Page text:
Gosnell's Defense Attorney Says US Needs 17-Week Abortion Ban, Yearly Clinic Inspections

Jack McMahon, defense attorney for abortionist and convicted murderer Kermit Gosnell, shocked America Wednesday during his first live cable news interview since the jury's verdict in his client's case. McMahon twice spoke the words, "thank God," and revealed to Fox News host Megyn Kelly that he believes banning abortion after 17 weeks should become law, and all abortion clinics must be inspected annually.

Fox News host Megyn Kelly interviews Jack McMahon, defense attorney for abortionist Kermit Gosnell, 72, who is serving life in prison for the deaths of three babies born alive during late-term abortions, and involuntary manslaughter in the death of one patient. May 22, 2013. | (Photo: Screengrab/Fox News)

"I've come out of this case realizing that 24 weeks is a bad determiner," McMahon told Kelly. "It should be like 16, 17 weeks. That would be a far better thing, and I think the law should be changed to that. I think there will still be the right to choose, but they've got to choose quicker. I think that's something that should come out of this. I think more regulations should come out of these locations."

McMahon isn't the only person whose opinions about abortion have been altered after hearing the graphic details of the procedures. JD Mullane, a columnist for The Intelligencer, who was lauded by former Arkansas Gov. Mike Huckabee for his coverage of the Gosnell trial, told CP that a fellow journalist is rethinking his stance on abortion. He might remain pro-choice, but "he's soul-searching, and is more pro-life than he was at the beginning of the trial." The anonymous reporter is expected to break his silence and share his journey about the abortion issue in an upcoming column.

Mullane also mentioned a recent column by Kirsten Powers, in which she reveals a factoid that's unbeknownst to most Americans, which is that France, Germany, Italy and Norway have stricter abortion laws than the United States, with a ban on abortion after 12 weeks.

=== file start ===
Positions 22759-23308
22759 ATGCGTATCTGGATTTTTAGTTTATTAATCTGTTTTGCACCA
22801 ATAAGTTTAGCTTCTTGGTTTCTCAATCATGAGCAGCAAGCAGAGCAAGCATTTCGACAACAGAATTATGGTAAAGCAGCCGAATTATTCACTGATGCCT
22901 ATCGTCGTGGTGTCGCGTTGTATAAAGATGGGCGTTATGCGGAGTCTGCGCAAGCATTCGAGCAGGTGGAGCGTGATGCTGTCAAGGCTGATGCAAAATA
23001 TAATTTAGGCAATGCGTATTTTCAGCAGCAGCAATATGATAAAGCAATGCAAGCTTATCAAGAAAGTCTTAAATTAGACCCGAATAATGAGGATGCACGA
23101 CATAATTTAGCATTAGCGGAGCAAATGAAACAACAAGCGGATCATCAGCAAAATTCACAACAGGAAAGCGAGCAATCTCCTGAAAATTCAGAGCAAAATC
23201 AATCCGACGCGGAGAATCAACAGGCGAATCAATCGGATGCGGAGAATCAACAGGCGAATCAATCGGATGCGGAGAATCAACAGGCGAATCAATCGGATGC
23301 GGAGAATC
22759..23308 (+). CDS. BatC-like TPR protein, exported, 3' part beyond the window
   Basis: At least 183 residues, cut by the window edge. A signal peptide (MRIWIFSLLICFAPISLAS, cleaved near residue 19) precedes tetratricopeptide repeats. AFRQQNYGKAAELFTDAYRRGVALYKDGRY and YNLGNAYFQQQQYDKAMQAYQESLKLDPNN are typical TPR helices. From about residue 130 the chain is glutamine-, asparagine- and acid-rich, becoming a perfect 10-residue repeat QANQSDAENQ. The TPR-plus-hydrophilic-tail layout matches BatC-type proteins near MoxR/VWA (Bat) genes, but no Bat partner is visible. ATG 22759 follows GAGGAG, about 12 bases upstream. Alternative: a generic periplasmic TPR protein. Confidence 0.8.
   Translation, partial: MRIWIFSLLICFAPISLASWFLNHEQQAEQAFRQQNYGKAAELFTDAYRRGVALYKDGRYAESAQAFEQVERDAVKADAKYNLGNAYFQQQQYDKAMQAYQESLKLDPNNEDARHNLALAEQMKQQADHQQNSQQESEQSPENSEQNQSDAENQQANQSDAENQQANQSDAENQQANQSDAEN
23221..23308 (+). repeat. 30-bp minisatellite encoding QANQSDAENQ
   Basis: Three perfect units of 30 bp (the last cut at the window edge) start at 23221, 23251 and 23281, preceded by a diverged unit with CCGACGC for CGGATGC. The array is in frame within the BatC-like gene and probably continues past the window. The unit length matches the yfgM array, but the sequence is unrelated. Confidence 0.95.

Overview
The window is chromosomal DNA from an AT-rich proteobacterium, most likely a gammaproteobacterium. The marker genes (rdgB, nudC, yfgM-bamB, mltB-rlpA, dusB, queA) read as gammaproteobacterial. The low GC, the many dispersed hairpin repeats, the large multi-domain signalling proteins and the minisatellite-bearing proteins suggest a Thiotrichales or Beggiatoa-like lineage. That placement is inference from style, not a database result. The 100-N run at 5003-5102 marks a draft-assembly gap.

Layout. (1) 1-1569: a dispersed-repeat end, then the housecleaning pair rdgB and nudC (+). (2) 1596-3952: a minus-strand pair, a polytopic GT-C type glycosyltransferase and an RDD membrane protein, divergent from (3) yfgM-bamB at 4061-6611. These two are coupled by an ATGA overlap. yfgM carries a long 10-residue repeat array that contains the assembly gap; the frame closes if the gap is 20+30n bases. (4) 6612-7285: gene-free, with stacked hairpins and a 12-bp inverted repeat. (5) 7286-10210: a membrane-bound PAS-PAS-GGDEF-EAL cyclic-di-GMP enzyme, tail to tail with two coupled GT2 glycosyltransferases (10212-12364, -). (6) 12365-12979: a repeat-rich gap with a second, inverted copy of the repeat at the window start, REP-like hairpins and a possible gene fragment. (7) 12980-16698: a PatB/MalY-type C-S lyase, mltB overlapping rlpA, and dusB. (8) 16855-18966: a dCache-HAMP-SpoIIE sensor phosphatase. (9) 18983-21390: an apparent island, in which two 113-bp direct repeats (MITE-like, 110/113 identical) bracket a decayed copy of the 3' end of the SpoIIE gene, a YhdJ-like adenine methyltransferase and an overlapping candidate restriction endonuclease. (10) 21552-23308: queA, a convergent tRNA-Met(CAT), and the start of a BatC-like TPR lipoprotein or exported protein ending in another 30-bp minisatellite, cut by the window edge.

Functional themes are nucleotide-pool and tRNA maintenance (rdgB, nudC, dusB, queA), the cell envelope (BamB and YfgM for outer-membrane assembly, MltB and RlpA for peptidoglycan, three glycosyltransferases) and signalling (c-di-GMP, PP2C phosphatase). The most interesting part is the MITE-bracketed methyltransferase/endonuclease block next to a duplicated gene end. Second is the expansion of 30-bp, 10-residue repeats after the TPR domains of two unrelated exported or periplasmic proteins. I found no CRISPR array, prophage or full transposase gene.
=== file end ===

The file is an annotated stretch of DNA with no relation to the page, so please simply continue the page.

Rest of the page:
Regarding Gosnell's late-term abortion practices, Mullane said his "reputation was up-and-down the Eastern seaboard. There was testimony that women came as far away as Puerto Rico to get these abortions from him."

The gruesome details of abortion that were described throughout the Gosnell trial dispelled the myths of simple, tidy and pain-free procedures. "The interesting thing for me is to see how people's eyes are opened when the Gosnell story is placed in front of them," Mullane said.

Describing the large images of aborted babies that protesters held up across the street from the Philadelphia courthouse, Mullane said it was interesting to see how people would walk past the pictures, averting their eyes.

"I saw some people putting their hand up to their face, like a blinder. I think that's a great metaphor for the whole issue of abortion, in that the country has blinders on. And those blinders should come off. If you're pro-choice and you believe that a pregnancy should be terminated at 12, 18, 24 weeks, fine. But understand what you're advocating and what's going on in those clinics," he said.

During his interview with Kelly, the host of "America Live," McMahon partially blamed lax regulations of abortion clinics for the conditions found in Gosnell's Women's Medical Society in West Philadelphia.

"I'm not going to tell you that things didn't get out of hand at that location," McMahon said. "There was no oversight for over 18 years, and no one came and looked at that location."

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